At its most basic, Universal Design (UD) is the principle that all products and the “built environment” are designed to be usable by everyone, regardless of age, ability, or status. The phrase “built environment” refers to human-made physical spaces for working, playing, living, and learning.

UDL applies those design principles to the science of how people learn, promoting the creation of materials that work for all learners, rather than a single, one-size-fits-all solution. This entails taking a flexible approach to learning design using tools that can be customized, personalized, and adjusted for variable learning needs (CAST, 2008).

A key understanding of UD is that accessible and inclusive design benefits everyone, not just users with disabilities. For example, closed captions have been shown to: improve reading ability, word recognition, vocabulary, and comprehension, and support language learning (Evmenova, 2008; Bowe & Kaufman, 2001; Linebarger, 2001; Rickelman, Henk, & Layton, 1991).

What other benefits would your students receive if all digital interactions were accessible and universally designed? Making UD/UDL principles a part of your purchasing and planning process from the beginning, and designing for accessibility first, saves time and money (Wentz, Jaeger, & Lazar, 2011). Working with your state or district level team to think, design, and plan from a UD perspective means that State, district, and school staff can strategize about how to present information in multiple ways, accessible to a wide variety of learners (CAST, 2018).

Making UDL and Accessibility a Part of Your Procurement Process

Education leaders must shift toward being proactive about accessibility, rather than reactive when problems arise. This begins with prioritizing procurement of accessible digital learning tools and resources.

Before you begin, remember that everyone is responsible for equity and access. To do this, commitment, leadership, and vision are critical. Schools and districts that create a vision and set goals for technology implementation are more likely to be successful than those where implementation is driven by the sudden availability of funds. The time to plan for implementing more accessible technology is now.

Working with your team, review your current technology landscape to collect data that addresses these questions:

  • How are our users (e.g., students, families, community members) with disabilities currently using technology tools for learning? What barriers do they encounter? What assistive technologies do they use?
  • Are all staff aware of the need for accessibility? Do they know how to make content accessible?
  • Is accessibility a part of our technology decision-making?

The following steps can get you started, and ensure that your procurement process is driven by, and focused on, equal access for all students (Crossland, Gray, Reynolds, Wellington, Zhou, & Justo-Zavaleta, 2017):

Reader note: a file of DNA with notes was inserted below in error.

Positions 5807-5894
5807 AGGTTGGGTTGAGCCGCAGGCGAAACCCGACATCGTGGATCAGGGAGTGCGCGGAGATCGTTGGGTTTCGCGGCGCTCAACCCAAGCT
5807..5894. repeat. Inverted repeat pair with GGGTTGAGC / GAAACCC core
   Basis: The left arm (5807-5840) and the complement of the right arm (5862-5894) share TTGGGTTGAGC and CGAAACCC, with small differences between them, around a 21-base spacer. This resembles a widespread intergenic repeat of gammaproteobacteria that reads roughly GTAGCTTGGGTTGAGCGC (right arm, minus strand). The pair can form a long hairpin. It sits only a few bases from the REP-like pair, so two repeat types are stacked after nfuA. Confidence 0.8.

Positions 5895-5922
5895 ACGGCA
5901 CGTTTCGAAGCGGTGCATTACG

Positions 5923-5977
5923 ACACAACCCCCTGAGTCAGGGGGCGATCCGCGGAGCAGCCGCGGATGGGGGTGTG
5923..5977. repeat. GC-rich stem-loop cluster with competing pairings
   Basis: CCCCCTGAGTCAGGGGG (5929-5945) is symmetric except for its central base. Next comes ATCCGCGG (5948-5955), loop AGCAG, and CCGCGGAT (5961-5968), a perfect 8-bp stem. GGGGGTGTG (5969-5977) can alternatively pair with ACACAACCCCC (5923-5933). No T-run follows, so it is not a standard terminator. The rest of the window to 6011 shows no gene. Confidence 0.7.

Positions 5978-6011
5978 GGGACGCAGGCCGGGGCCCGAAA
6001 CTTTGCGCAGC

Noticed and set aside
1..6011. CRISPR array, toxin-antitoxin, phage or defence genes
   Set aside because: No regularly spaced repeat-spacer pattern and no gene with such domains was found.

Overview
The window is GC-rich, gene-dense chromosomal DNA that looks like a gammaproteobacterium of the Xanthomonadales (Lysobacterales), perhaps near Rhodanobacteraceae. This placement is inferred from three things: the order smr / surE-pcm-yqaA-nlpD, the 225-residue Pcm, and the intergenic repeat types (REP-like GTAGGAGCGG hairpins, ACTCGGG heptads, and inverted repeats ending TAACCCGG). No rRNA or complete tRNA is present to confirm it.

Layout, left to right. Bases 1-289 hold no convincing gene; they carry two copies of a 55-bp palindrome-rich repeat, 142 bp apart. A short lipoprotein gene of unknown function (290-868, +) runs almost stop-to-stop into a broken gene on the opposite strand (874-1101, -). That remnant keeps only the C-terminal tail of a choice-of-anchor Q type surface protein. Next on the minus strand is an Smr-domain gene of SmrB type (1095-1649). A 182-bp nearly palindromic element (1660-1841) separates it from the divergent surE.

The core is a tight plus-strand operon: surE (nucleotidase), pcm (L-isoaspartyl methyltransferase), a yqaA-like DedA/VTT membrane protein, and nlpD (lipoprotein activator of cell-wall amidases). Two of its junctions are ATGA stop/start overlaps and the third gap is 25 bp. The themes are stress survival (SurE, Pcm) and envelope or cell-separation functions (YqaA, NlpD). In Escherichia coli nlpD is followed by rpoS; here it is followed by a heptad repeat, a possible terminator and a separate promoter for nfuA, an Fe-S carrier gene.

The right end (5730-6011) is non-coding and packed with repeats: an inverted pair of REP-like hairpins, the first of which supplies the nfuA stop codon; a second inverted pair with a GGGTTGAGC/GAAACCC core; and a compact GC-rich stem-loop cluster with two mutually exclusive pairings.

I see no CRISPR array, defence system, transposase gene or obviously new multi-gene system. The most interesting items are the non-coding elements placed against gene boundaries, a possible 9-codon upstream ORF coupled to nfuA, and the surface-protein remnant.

• Start with your own office. Make it a priority to design all products you develop compliant with Web Content Accessibility Guidelines (WCAG) 2.0.
  • Research accessibility legislation and ensure that all staff understand their legal responsibility to provide accessible learning materials and resources.
  • Use checklists and guides (ex: WCAG 2.0 checklist) to perform an accessibility audit of website, instructional materials, content, etc. and to review existing accessibility policies.
  • Let developers and publishers know that you expect digital textbooks, resources, and learning materials to be built according to industry accessibility standards and ensure that this language is included in all vendor contracts. Request VPAT (Voluntary Product Accessibility Template) statement in all technology contracts and purchases – look for technology companies that have clear accessibility statements.
  • Build staff capacity around accessibility features and considerations when selecting or developing content. Monitor progress and create a process for continuous improvement through staff surveys to establish baseline, growth, and identify topics for future trainings.
  • Develop and communicate an institution-wide expectation that accessibility is not only mandatory but also everyone’s responsibility.
  • Set goals and benchmarks with clear timelines for success.
  • Conduct regular accessibility audits and solicit feedback from stakeholders with disabilities. If errors are discovered, provide immediate training to relevant staff; a pattern of errors should trigger more in-depth training.
  • Develop processes and procedures to ensure staff accountability when selecting technology or making content accessible – digital accessibility is not a “nice to have”, it is essential.

States and districts that have successfully implemented accessible technology strategies have at least one thing in common: they recognize that it takes a team to ensure that digital accessibility is part of the culture. Everyone has a role to play, including administrators, teachers, IT coordinators, PD professionals, and community leaders. As education leaders implement their ESSA plans, they must address digital accessibility at the same time to ensure compliance with federal disability legislation. Digital teaching and learning are woven throughout ESSA and provide the runway for educators to use technology in innovative ways to personalize instruction. To make this a reality, educators at all levels should ensure that digital learning is universally designed and accessible to meet the needs of all students.

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U.S. Department of Education